What is Visceral Pain?
Welcome to this video about visceral pain.
Visceral pain is a component of nociceptive pain, which is the type of pain that results from injury, pressure, or inflammation of body tissues. This differs from neuropathic pain, which is caused by damage to nerves.
With nociceptive pain, stimulation of nociceptors occurs. Nociceptors are the pain-detecting receptors that reside at nerve endings. The pain signal is transmitted by the nociceptors through the cell bodies at the dorsal root ganglia, and through a synapse to a secondary neuron in the dorsal horn of the spinal cord, and finally on to the sensory cortex of the brain.
There are two types of nociceptive pain:
- Somatic pain AND
- Visceral pain
Somatic pain occurs when nociceptive receptors are stimulated in the skin, muscles, ligaments, tendons, bones, or joints. Somatic pain, which is carried by sensory nerves, may result from thermal, chemical, or mechanical stimulation of the nerves.
This type of pain is generally referred to as musculoskeletal pain and tends to be localized to the area of injury.
Pain may range from acute and sharp for surface tissues, to dull and aching for deeper tissues. With somatic pain, when an injury heals, the pain lessens, and somatic pain usually responds to routine analgesia.
Visceral pain, the focus of this video, occurs when nociceptive receptors are stimulated in the internal organs. These receptors, however, respond differently to stimulation than those associated with somatic pain.
The receptors that reside in the internal organs respond more to inflammation, pressure, ischemia, stretching, spasms, and dilation rather than localized injury. Because internal organs and blood vessels have fewer sensory nerves, pain may be less localized and more difficult to pinpoint.
Therefore, visceral pain is often described as dull and aching, or as a vague discomfort, and may become chronic.
Visceral pain also may radiate to surrounding areas or be referred to surface body areas because pain signals from the viscera are transmitted over common nerve pathways with somatic pain signals.
Because signals from multiple skin and visceral neurons come together in the same ascending neuron, the brain is unable to distinguish them. Since there are more receptors in the skin than in the viscera, the sensation of pain is felt in the skin.
A common example of referred pain is that associated with a heart attack. The pain may occur in the chest or be referred to the neck, throat, jaw, ear, left shoulder, and medial aspect of the left arm.
Other examples of referred pain include:
- Pain from the gastrointestinal system (lower esophagus, stomach, small intestines) referred to the epigastric area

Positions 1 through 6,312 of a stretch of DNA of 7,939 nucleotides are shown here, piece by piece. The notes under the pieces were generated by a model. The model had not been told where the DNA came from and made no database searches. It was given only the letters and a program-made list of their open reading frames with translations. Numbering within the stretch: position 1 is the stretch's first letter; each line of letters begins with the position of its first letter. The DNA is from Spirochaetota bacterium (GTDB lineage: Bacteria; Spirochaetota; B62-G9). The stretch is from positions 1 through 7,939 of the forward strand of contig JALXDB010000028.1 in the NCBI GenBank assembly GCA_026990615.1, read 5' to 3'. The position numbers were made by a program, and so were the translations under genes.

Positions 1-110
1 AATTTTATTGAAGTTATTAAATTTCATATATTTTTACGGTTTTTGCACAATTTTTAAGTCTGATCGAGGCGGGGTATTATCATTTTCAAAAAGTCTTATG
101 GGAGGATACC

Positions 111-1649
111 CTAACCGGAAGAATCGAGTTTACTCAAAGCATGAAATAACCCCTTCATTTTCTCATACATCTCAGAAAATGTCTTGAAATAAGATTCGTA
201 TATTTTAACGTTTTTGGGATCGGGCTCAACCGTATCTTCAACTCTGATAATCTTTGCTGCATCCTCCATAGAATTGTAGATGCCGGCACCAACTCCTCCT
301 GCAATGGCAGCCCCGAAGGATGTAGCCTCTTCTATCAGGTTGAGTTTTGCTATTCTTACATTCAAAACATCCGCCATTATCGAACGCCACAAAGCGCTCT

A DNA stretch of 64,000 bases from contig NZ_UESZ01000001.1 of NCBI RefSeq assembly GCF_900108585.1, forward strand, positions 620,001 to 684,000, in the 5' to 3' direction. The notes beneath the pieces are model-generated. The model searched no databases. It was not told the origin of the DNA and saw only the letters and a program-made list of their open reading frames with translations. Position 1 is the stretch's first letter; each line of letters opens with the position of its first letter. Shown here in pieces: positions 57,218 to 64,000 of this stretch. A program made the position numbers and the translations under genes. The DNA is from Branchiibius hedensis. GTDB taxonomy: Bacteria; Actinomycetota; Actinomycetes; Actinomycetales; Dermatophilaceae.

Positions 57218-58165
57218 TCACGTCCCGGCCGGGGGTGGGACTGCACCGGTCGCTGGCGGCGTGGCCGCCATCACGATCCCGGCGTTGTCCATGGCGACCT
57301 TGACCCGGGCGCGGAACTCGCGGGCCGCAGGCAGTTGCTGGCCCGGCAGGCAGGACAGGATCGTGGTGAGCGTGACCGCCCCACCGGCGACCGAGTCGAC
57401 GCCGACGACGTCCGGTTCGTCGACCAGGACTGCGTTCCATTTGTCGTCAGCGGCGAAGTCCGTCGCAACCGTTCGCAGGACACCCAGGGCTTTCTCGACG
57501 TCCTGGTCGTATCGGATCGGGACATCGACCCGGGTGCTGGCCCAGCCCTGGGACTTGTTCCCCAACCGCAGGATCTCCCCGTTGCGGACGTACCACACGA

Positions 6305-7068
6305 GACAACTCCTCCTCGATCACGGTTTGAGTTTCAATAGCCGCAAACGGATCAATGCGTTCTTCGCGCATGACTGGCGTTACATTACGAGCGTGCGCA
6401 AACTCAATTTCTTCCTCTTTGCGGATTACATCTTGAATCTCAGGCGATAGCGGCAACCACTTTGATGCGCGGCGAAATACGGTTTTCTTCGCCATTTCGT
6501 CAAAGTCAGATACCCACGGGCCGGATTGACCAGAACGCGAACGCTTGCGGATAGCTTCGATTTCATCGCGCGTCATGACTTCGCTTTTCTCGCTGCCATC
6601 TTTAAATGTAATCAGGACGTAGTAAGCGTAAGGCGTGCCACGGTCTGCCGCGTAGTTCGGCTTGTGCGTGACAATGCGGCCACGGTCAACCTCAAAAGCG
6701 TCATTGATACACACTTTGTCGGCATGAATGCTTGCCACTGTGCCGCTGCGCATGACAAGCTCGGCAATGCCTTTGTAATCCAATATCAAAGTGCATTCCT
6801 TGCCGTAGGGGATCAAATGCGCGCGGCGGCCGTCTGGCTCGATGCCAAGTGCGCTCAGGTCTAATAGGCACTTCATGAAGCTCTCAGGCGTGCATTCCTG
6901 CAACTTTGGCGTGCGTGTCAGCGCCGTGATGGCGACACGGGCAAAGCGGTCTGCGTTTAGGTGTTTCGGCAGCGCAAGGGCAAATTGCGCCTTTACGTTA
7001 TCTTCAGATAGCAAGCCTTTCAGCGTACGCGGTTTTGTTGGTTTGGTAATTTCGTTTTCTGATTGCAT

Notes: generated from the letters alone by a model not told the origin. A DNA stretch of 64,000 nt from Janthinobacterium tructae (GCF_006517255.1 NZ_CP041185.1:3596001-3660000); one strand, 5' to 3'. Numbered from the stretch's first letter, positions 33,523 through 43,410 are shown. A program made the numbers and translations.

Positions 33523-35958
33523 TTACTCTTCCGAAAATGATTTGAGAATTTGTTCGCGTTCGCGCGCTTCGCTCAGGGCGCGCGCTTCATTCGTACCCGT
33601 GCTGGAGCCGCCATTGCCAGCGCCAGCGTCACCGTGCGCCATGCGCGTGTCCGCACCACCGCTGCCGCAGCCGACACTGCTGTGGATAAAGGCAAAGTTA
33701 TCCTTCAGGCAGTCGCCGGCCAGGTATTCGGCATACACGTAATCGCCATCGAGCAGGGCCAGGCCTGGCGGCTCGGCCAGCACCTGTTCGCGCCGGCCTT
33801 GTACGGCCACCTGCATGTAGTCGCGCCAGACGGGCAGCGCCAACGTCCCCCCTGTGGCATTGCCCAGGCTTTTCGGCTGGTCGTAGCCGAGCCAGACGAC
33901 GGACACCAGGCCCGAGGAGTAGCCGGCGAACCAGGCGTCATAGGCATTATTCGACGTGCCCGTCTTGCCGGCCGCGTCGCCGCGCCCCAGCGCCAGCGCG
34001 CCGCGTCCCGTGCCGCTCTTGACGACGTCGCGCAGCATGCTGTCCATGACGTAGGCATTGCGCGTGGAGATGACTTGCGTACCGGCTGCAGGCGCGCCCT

- Pain from the pharynx (such as with a sore throat) referred to the ear AND
- Pain from the gallbladder referred to the right shoulder
Pain signals are carried to the brain on A pain fibers or C pain fibers, and the type of fiber influences the pain response.
A fibers are myelinated and carry acute pain signals very rapidly and result in the sensation of sharp localized pain, as in somatic pain.
C fibers, on the other hand, are unmyelinated and carry pain signals slowly, resulting in a dull, aching, and nonlocalized sensation of pain or burning pain. This pain may continue even after the stimulation stops, becoming chronic.
Most visceral pain is carried on these C fibers.
One characteristic that may distinguish visceral pain from other types of pain is that it is often associated with physical symptoms, such as nausea and vomiting, diaphoresis, tachycardia, and other vital sign changes, or psychological symptoms, such as depression and anxiety. These symptoms result from involvement of the autonomic nervous system.
Perception of pain may increase in those with depression or anxiety, especially with disorders such as irritable bowel syndrome, which is aggravated by stress.
Visceral pain is also often associated with functional disorders, which are disorders that impair bodily functioning but for which no abnormality can be detected by the usual diagnostic methods. Visceral pain may be intermittent or constant.
Some common causes of visceral pain include:
- Functional bowel disorders, such as irritable bowel syndrome and functional dyspepsia
- Intestinal blockage
- Chronic pelvic pain, such as with chronic interstitial cystitis, endometriosis, and painful bladder syndromes
- Heart attack
- Inflammation, such as pancreatitis, appendicitis, cholecystitis, and peritonitis
- Urethral blockage, often associated with prostatic hypertrophy
- Tumors, especially involving the pelvis or abdomen
- Impaired blood flow AND
While somatic pain typically responds well to analgesics, visceral pain can be more difficult to control. Treatment approaches vary depending on the cause but may include:
- Analgesics, including adjuvants and topical preparations
- Relaxation, visualization, and mindfulness exercises
- Alternative therapies, such as acupuncture and massage
- Behavioral therapy
- Lifestyle changes, including smoking and drinking cessation, weight loss, and dietary modifications
- Surgical intervention
- Hormone therapy
- Radiation therapy AND
- Physical therapy
About one in five people experience some type of visceral pain, which can be very debilitating and frustrating. Pain may vary in intensity from mild and annoying, to severe and life-limiting. Visceral pain is less understood than somatic pain, and some visceral organs are more sensitive to pain than others. For example, a tumor in one organ may cause little or no pain and in another, severe pain. Diagnosing the cause of the pain is sometimes difficult, particularly because the distribution of pain does not always match the site of origin. People with visceral pain need to feel supported in their attempts to obtain relief.
That’s all for this review of visceral pain! Thanks for watching, and happy studying.